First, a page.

Based on the questions the attorneys asked, it looks like some of the important issues, besides which side is more credible, will be (a) whether the police officer was acting legally at the time of the incident and (b) whether the object being improvised as a weapon constituted a deadly weapon based on how it was being used.
Heebie's take I probably would just give the "right", pro forma answers and try to get on the jury, mostly because it's something I'm curious to do.
This sticker came in the mail today. I can't wait for the first shrill patriot to note that it's clearly a dogwhistle to France regarding Obama's seekrit forthcoming plan to capitulate to the French.
...probably deserves its own thread. The whole thing invites speculation, really, so I guess speculate away here, if you must.
A few years ago, I was collecting money for the building custodian and secretary, before Christmas. I sent an email telling everyone when I'd drop off the card, and then I did. A few days after I dropped off the cards, my least favorite colleague stopped by and said "Here's $10 for them." I said, "Oh, I already passed along the cards. But you could just give it directly to them." He said, "I'll just give it to you, and you can give it to them." He put the money on my desk and left.
I nodded and stuck the $10 in my desk, because no, it's just as awkward and annoying for me to have to change your $10 into two 5s and then approach various people and give them small bills of cash, as it would be for you, jerkbutt, so do it yourself.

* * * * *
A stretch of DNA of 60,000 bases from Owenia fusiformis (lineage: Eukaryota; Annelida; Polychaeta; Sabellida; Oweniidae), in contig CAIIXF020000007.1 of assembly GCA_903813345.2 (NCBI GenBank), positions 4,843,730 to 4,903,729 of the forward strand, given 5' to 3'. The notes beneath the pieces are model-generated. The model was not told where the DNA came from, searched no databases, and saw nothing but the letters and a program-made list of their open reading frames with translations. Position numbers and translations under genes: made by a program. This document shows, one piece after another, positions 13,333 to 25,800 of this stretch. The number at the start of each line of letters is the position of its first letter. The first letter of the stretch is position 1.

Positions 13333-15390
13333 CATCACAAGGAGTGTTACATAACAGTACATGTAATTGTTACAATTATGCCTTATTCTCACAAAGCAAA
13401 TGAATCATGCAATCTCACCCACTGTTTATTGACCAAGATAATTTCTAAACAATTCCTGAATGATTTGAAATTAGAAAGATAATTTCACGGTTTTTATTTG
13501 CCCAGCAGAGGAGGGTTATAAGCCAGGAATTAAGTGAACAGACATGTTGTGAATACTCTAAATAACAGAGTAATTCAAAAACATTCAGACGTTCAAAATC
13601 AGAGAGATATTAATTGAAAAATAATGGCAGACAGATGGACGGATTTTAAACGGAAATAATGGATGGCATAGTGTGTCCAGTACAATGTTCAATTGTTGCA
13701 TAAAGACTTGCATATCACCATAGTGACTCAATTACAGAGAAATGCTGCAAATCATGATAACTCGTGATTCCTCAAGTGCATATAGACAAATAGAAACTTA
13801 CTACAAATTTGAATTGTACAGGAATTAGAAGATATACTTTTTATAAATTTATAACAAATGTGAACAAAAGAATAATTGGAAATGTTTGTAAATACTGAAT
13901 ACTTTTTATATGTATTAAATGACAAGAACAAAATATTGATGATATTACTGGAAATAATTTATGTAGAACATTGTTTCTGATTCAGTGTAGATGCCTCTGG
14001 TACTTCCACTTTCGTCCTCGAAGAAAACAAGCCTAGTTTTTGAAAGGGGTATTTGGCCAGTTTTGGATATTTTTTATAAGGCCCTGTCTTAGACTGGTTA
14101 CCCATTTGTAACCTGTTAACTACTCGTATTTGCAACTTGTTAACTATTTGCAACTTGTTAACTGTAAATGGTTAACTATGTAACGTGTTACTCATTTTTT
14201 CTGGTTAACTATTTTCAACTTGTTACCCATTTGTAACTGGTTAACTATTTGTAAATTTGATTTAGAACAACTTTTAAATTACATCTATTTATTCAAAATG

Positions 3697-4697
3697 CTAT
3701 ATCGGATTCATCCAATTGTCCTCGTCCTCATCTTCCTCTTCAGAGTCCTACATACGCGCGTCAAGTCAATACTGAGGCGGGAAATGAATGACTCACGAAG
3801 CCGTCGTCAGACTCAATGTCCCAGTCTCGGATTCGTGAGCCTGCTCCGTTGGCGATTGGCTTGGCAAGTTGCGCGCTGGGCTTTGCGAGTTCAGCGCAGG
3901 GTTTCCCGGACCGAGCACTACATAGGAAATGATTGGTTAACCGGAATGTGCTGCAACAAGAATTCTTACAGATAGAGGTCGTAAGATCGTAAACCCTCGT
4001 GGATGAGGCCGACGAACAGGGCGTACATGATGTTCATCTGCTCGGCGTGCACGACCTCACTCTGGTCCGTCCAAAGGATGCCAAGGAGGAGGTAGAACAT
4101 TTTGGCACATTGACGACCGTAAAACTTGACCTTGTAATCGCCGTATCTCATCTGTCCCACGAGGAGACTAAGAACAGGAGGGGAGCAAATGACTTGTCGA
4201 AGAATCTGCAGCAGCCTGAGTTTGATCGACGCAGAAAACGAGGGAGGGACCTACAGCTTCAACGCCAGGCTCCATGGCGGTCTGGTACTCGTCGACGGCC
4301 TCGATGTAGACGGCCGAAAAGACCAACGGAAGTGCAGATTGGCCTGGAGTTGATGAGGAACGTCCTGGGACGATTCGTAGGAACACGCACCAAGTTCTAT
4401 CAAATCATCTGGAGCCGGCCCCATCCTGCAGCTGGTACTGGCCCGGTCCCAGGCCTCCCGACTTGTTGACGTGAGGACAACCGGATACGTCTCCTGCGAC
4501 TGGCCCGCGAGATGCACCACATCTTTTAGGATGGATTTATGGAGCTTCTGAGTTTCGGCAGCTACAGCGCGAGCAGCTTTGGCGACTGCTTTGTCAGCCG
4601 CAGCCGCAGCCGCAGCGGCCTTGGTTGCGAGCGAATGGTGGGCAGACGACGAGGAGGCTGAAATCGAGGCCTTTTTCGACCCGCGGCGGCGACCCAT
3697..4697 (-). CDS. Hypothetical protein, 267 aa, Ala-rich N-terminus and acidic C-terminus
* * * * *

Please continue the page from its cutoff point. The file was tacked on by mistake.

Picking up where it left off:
Now he's retiring, and there's a collection up for his retirement gift, and I feel oh so content donating a certain dusty $10 bill.
For the past five years, we've gotten the free TV networks, and watched a crapload of TV over Hulu and Netflix. For some reason, we were recently given free access to about 20 new channels - Discovery, Lifetime, VH1, etc, etc, etc.
It's so deadly. On Sunday evening, I thought I'd turn on some mindless programming to watch while I graded exams, and I sat they surfing for the right degree of mindless for like 30 minutes. Last Saturday night we got stuck watching a marathon of Hard Time, a documentary-series about life in a maximum security prison in Ohio. It's riveting and sad and disturbing and hypnotic.
We used to watch whatever we wanted, but we had to choose deliberately. This new glut of TV is dangerous.
(Or, maybe the novelty will wear off in another few weeks. Who knows.)
Who said it - James Joyce or Kool Keith? I got 7 out of 10.
Man, I sort of love Ozzie Guillén. Learned the hard way that, yep, in the year 2012, if you're the ambassador for a new baseball team in Miami, it's still definitely a bad idea to make laudatory public comments about Fidel Castro.
First, it is way harder than I expected it to be. I thought it would be rough and I'd be sore, but I haven't finished a workout without major modifications. I have ranged from sore to excruciatingly sore over the past two weeks. It seems to be a thing where you can expect to be somewhat sore, forever.